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WINGS FOR THE BARON

Reviewed by Joe Huber

WINGS FOR THE BARON (Victory Point Games, 3 to 5 players [with a solitaire variant], ages 13 and up, 45 minutes; $49.99)

 

As with many gamers, I very much enjoy attending game conventions. But my criteria for attending conventions isn’t based upon locality, or cost but on who I’ll get to see there. This might naturally push me towards large conventions but I’m not a fan of big crowds so I tend towards conventions with no more than 150 or so attendees. This is ideal for getting to see the folks I went to visit and meeting some new folks as well – but it does require playing some games that aren’t on my radar. While this often leads to playing games that aren’t for me, every now and again it leads to an interesting discovery. Such a case occurred this Spring when, at a convention in England, I was a late join to a game of Wings for the Baron.wingsbaronbox

The game, as designed by Dave Townsend, looks like a wargame and, being published by Victory Point Games, my initial expectation was for a wargame, albeit potentially an economic one. But while World War I is the setting for the game, it’s not the theme. Instead, players take on the role of aircraft manufacturers in Germany, producing planes for the war effort.

The structure of the game is fairly straightforward. There are five phases to every round. First, players choose their actions for the round. Five actions are available: building factories (the more factories, the more planes can be sold), espionage (allowing stealing of technology from other players), design (allowing for play of new technology and for overall improvement of design),  research (finding new technology, each of which offers an event that can be used as an alternative), and banking (converting paper money to gold). One action will be executed twice, the other one once though a player can execute the same action three times if desired. The second phase is completing the actions chosen. The third phase is selling planes – with the player with the best design selling first. The government always pays in paper currency, of course. Then comes inflation. There’s a 50% chance of inflation every turn, resulting in the loss of some paper money but no gold. Finally, there is a war status card, reducing the morale of both the German and Allied forces, an increase in the number of contracts to be awarded, and possible improvements in Allied aircraft technology. The side with the better planes receives a morale boost.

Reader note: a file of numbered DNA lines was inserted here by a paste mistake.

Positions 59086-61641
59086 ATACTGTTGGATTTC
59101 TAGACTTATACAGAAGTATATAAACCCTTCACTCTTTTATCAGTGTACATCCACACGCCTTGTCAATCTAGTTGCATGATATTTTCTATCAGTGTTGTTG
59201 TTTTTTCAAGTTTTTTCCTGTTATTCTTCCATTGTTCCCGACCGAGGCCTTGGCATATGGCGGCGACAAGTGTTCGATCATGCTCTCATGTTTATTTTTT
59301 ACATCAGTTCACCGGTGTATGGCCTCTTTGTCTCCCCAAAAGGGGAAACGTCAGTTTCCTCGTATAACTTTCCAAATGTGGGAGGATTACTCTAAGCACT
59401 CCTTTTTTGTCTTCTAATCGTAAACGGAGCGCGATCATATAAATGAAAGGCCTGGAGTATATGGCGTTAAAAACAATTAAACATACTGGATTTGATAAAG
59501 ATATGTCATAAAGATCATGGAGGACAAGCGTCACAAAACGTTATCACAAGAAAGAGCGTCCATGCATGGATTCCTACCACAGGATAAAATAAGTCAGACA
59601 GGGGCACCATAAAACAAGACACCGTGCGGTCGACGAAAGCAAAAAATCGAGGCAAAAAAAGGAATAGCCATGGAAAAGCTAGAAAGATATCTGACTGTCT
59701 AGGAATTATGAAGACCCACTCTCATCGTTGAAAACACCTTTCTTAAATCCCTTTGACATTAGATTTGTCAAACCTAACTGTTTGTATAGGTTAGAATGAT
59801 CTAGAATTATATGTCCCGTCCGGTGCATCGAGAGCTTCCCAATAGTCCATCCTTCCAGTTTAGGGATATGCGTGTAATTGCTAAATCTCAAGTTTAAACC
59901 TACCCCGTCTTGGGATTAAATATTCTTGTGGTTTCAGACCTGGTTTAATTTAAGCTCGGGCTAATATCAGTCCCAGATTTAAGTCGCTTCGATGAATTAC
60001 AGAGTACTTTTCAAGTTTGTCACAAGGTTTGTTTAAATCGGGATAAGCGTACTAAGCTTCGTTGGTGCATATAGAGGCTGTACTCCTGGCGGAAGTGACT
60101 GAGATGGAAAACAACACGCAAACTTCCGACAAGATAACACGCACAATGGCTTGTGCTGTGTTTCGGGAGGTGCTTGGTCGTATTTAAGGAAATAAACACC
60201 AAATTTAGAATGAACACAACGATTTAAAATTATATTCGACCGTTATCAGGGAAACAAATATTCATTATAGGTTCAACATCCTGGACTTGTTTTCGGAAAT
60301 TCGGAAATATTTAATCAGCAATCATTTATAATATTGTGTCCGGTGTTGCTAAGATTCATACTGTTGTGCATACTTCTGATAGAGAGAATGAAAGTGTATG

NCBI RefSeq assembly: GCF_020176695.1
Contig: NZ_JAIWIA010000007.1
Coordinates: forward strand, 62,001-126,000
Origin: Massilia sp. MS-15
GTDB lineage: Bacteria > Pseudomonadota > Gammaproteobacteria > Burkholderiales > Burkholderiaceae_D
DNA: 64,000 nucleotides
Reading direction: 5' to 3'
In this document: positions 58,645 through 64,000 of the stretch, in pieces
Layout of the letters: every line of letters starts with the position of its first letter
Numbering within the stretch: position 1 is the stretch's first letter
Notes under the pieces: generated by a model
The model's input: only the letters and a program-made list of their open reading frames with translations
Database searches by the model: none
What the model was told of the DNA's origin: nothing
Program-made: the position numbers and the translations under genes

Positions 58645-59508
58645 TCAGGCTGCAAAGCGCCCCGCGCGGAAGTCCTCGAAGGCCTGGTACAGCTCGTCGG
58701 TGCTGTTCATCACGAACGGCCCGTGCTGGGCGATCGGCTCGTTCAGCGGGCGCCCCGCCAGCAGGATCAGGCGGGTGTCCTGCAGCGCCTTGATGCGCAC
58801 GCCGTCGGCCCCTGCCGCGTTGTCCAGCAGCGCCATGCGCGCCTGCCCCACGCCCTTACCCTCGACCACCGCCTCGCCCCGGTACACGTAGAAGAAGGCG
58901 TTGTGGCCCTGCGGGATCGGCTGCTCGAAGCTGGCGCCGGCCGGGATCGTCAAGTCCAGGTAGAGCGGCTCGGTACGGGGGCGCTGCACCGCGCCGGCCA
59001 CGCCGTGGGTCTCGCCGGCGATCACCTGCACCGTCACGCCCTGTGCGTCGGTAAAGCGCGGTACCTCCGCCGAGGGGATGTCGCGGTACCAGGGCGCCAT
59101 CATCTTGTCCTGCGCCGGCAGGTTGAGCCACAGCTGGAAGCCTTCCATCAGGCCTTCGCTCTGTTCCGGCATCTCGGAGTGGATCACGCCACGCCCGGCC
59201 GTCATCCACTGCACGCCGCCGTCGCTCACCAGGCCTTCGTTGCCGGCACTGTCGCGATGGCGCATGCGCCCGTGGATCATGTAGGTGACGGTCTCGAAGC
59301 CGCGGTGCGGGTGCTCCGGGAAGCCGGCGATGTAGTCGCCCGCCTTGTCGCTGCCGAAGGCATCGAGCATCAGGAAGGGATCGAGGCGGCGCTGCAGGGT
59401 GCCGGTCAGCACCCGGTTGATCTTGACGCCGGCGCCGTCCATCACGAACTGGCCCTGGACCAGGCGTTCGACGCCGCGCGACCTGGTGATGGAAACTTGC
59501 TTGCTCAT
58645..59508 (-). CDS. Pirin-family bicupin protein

Rounds continue until one of the four end game conditions is reached. One is hyperinflation; if this occurs, paper money is worthless and only gold (plus information markers, which include engineers and flying aces) counts for victory. The other end game conditions all involve German, Allied, or both morales dropping to zero. If only German morale drops to zero, paper money is worth half of its value. If morale for both sides drops to zero, paper money loses one quarter of its value. And if only Allied morale drops to zero, paper money is worth its full value. The player with the most money plus information markers wins.wingsbaron2

Long ago, I learned that while I enjoy randomness in games (while there are exceptions, the vast majority of my favorite games involve a random element), I am not a fan of conflicting randomness in games. And after my first play of Wings for the Baron, that was precisely my concern about the game: the randomness of the technology/event cards was acceptable and the randomness of the die rolls for espionage, design, banking, and selling was acceptable but these two random elements did not work ideally together. But . . . I was still sufficiently intrigued by the game to pick up a copy.